Half of Catholics don't share view
"If I did not believe in what the Catholic Church teaches, I would not call myself a Catholic" writes Francisca Martinez ("Secularism part of birth rate fall", Mailbox April 6).
This is an extreme view and would mean that more than half the Catholics in England should stop calling themselves Catholic.
(The Catholic publication The Tablet summarises its 2008 survey on the response of Catholics to the Church's teaching on birth control as follows: "Today most practicing Catholics ignore its teaching on birth control and more than half think it should be revised.")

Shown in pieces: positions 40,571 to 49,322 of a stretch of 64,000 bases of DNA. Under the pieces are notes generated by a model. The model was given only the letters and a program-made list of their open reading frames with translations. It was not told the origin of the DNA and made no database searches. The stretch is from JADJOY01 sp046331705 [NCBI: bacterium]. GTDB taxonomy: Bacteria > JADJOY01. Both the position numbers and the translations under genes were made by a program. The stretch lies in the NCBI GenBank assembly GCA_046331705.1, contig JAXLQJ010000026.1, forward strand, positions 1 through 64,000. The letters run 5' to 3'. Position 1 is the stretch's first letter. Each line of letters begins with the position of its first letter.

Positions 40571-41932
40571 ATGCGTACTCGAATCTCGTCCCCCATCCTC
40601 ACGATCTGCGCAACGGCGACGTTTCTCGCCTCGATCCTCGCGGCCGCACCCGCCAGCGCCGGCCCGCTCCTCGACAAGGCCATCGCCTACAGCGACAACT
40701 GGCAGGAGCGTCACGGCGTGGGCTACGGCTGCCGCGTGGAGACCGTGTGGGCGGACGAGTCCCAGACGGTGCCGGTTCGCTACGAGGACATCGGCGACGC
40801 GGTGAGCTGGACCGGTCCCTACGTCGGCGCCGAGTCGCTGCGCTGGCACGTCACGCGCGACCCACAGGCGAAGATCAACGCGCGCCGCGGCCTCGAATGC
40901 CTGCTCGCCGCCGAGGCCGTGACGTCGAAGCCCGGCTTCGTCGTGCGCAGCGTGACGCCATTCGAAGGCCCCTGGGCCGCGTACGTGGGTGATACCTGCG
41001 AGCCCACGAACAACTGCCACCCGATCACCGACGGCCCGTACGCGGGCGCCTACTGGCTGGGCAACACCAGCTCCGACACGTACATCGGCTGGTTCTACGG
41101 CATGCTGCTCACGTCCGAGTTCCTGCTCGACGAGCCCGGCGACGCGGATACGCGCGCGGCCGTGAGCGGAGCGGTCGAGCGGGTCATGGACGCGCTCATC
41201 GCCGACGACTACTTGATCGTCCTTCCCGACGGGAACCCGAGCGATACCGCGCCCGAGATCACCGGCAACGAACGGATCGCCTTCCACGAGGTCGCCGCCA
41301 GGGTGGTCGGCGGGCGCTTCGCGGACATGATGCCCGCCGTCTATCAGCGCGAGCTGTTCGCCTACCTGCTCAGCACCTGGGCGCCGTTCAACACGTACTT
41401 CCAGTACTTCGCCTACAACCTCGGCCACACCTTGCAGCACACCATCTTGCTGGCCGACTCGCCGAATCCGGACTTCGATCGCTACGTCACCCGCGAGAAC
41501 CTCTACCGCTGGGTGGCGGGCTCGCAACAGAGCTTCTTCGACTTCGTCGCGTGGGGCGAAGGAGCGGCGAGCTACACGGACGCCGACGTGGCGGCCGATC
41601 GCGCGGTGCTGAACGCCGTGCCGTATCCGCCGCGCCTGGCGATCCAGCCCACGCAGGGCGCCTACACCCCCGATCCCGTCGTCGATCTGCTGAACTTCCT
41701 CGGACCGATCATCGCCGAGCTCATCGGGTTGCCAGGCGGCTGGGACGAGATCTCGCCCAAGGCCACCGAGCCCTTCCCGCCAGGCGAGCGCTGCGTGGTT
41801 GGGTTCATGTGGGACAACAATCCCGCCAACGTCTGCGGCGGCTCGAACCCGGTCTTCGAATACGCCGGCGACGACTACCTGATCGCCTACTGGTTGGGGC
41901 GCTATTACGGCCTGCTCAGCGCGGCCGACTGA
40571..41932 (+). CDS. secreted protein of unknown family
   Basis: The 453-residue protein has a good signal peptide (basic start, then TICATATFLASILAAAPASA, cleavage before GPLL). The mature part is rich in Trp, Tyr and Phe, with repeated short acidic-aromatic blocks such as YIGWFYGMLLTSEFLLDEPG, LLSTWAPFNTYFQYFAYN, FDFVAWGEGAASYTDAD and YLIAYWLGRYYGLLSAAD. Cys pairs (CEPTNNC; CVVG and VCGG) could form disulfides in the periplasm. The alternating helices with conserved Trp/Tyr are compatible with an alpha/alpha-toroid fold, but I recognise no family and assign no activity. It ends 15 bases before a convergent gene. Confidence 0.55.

Happily, with the new Pope, we can hope that a change is coming and that the teachings of scholastic theology, with its ideas on sex, will get less emphasis and the teachings of Jesus will be given more prominence.
Pope Francis, talking to journalists, expresses this hope like this: "Oh, how I wish for a Church that is poor and for the poor".
When Pope Francis sees the terrible distress in those countries where populations repeatedly double – mainly in Africa and the Middle East to Pakistan – the change will surely come, and I hope then that Ms Martinez and I will be on the same side.
Gerald Danaher, Ravenstone